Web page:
The Last Clyde-built Bosphorus Ferries
We often think of Waverley and Maid of the Loch as among the last of the many thousands of reciprocating engine passenger steamers built on the Clyde. Credit for the development of the compound and triple expansion versions of the engine, which finally enabled steam ships to win the battle with sailing vessels for long haul worldwide service, is usually given to John Elder of Randolph & Elder (later John Elder & Co then Fairfield SB & E Co) and Peter Ferguson while in the employ of the Meadowside shipyard. It is true that not many reciprocating engine ships were built after the Maid; notably there was a few imposing tugs for the South African ports but the long lasting era of Clyde-built reciprocating engined passenger ferries was brought to an anticipated end by an unanticipated order for nine such vessels. Appropriately enough the order was won by the Fairfield Company of Govan and the customer was the main operator of ferries across the Bosphorus, the famous 20 mile stretch of water that separates Europe from Asia in the beautiful city of Istanbul. Fairfield’s had been supplying ferries for this route for almost 60 years. The yard built remarkable and memorable ships of all types from Clyde paddle steamers such as the Duchess of Fife (1903)and the famous, second Jeanie Deans (1931) to record breaking ocean liners such as the Cunarder Campania (1893) and Canadian Pacific’s third Empress of Britain (1956) alongside mighty battleships such as HMS Valiant (1916) and HMS Howe (1942). However, even with such a pedigree of remarkable contracts, the order for the nine passenger steamers delivered in 1961 was specially notable. Sadly, however, not only did it mark the end of Clyde-built passenger steamers, it heralded a troubled period for Fairfield’s which culminated in its going into receivership in the mid 1960s after a period of almost 80 years in which they built over 500 ships. Although Fairfield’s is long gone its shipyard remains in operation, extensively modernised and currently involved in building the Royal Navy’s six new Type 45 destroyers and the new aircraft carriers HMS Queen Elizabeth and HMS Prince of Wales.
All nine of the Bosphorus passenger steamers was built at Fairfield’s Govan shipyard but only some of the vessels were fitted with Govan-built engines. The remainder were fitted with engines supplied by Christiansen & Meyer of Hamburg, an indication that, even by 1961, the Clyde had lost a significant part of its capability to build the very machinery that it had brought to the world in the first place – such innovation had enabled up to 30% of the world’s annual shipbuilding output to come from Clydeside, year after year for decades – but no empire lasts forever. By clicking one the individual original names of each vessel, below, you can access a brief summary of the career of each vessel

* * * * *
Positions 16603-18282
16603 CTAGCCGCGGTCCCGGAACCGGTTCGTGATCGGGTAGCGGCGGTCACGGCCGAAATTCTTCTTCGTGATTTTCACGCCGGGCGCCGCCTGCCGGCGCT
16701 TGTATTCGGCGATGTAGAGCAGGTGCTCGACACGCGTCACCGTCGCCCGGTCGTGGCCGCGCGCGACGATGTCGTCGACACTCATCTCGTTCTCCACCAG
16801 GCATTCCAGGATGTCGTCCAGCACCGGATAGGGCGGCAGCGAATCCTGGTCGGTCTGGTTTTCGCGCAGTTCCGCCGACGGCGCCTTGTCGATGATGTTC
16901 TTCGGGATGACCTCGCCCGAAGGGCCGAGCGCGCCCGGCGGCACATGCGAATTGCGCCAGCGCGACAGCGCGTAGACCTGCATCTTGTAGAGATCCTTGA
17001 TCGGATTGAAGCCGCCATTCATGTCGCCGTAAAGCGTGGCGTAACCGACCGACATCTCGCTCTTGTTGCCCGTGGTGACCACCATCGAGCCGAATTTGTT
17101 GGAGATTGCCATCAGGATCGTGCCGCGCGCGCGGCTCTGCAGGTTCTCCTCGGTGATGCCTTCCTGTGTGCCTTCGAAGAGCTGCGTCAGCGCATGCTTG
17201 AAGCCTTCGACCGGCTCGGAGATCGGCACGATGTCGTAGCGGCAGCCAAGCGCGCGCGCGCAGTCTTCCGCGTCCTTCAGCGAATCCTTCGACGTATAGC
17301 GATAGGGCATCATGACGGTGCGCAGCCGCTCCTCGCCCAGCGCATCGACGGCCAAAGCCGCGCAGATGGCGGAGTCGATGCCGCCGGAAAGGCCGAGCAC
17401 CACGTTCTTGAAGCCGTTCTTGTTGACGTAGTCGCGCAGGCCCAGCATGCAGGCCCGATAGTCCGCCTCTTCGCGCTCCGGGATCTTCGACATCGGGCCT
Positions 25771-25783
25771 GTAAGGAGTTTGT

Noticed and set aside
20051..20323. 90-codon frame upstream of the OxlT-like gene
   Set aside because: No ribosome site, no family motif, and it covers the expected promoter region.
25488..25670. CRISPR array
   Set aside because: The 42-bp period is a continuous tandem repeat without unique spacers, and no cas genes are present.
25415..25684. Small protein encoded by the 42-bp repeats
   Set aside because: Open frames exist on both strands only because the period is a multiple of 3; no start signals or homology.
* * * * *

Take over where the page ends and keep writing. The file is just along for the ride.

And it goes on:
After around 40 years service the Clydebuilt ferries on the Bosphorus began to be replaced by new ships. At one point there was some speculation about trying to bring one of the ferries back to the Clyde for preservation rather like the large Glasgow-built steam locomotive that has recently been brought back to the city after 60 years in South Africa, which is undergoing restoration work prior to going on show at the new £80m Riverside Museum at Pointhouse Quay, Glasgow in 2011. Predictably nothing came of the plan.
By 2003 only four of the steamers remained in service: Inkilap, Kanlica, Tegmen Ali Ihsan Kalmaz (originally Ihsan Kalmaz) and Turan Emeksiz.
All of the ships had been taken out of service by 2005. The embedded YouTube film was recorded 8th Sep 2003 – it shows the Turan Emeksiz and the engineroom of the Tegmen Ali Ihsan Kalmaz.
The film on YouTube was taken by Carl Jesper whose videos of Waverley, the Swedish passenger steamers Norrskar, Storskar, Drottingholm, Saltsjon and Blidosund and the steam-powered icebreakers Sankt Erik and Bore can also be found on YouTube. My own pictures of these ships (except Bore) can be found at
One of the older Fairfield-built Bosphorus ferries is still in operation, as a luxury cruise ship in the Med.
As Halas (above) she still has some of her Bosphorus ferry character – but this doesn’t extend to the fares! There is a brief history of her on the Clydebuilt Ship Database: